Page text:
Jefferson Primary Center preschool teachers Lynette Dorsey and Melanie Richeda not only spoke about the success of the school's Community Garden at Thursday's Summit Board of Education meeting but also brought bushels of produce to share with attendees.
The garden, planted in spring in front of the building to the left of the school's entrance, was funded by theJunior League of Summit, with additional support coming from The Summit Area YMCA's Action Communities for Health, Innovation, and Environmental Change (ACHIEVE); ACHIEVE is a healthy foods and living initiative created by the Center for Disease Control.
Among the many items planted were tomatoes, sunflowers, eggplants, cucumbers, green beans, thyme, lima beans, string beans, radishes and peppers.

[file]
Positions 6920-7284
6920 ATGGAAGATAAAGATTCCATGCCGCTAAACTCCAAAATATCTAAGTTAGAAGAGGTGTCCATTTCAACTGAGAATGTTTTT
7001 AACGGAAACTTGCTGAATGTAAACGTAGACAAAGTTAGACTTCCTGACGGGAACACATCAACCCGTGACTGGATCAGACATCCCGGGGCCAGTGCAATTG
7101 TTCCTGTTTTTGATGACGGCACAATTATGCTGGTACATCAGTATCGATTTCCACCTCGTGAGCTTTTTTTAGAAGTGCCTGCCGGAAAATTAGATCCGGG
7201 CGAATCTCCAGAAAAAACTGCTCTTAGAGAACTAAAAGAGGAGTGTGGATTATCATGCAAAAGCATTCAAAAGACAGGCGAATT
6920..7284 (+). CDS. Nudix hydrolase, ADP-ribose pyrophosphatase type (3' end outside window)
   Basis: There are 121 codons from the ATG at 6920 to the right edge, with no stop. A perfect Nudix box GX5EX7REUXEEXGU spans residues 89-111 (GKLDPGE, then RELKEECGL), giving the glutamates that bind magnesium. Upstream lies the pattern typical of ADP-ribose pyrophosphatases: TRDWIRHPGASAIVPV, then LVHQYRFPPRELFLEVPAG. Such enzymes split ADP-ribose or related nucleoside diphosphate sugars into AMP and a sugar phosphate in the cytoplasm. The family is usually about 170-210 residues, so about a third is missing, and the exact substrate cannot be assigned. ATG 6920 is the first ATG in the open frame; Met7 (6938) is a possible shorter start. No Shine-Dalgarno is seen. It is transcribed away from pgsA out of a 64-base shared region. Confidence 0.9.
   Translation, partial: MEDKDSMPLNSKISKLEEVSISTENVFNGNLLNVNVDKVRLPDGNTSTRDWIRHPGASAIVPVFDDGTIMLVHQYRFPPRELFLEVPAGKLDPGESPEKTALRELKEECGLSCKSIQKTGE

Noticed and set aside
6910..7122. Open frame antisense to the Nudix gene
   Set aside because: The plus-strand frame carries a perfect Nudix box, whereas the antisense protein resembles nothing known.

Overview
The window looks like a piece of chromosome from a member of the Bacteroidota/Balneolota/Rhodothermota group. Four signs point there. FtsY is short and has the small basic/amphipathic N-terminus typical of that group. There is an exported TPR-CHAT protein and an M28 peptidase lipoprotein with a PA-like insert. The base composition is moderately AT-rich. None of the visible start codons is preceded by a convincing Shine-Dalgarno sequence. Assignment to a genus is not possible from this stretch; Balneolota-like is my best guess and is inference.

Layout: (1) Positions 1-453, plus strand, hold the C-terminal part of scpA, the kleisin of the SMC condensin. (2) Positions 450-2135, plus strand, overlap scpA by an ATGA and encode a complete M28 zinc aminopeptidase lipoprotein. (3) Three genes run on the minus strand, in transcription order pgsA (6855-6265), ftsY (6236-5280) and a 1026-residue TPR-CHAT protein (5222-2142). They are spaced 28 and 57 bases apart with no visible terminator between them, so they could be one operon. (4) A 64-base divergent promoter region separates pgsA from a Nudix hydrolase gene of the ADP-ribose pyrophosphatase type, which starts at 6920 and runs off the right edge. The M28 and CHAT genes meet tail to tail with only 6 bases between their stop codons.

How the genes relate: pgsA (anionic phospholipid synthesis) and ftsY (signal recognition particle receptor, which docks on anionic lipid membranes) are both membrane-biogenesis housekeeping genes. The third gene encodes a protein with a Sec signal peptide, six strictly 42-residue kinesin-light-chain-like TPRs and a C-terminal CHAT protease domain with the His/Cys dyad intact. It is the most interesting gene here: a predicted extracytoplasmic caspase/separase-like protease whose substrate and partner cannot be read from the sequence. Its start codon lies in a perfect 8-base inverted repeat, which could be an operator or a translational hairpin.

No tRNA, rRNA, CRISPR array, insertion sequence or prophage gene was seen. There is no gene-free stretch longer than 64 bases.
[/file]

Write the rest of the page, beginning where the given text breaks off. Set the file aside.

Dorsey and Richeda explained how they used the garden as a way to teach JPC preschool students about nutrition, agriculture, and ecosystems. The teachers said while the garden provided educational opportunities across the curriculum it was also a fun way to incorporate parent volunteers who helped out with cooking demonstrations using hot plates in the classrooms.
An open house was held at the Community Garden during the summer to invite former students and their families back to see how the crops were progressing.
Children who attended the extended school year program also had an opportunity to work in the garden daily.
Going forward, the teachers said they'd like to see kindergarten students have a chance to explore all the garden has to offer as well.
Dorsey and Richeda shared the fruits of the school's labors with the public who applauded their efforts.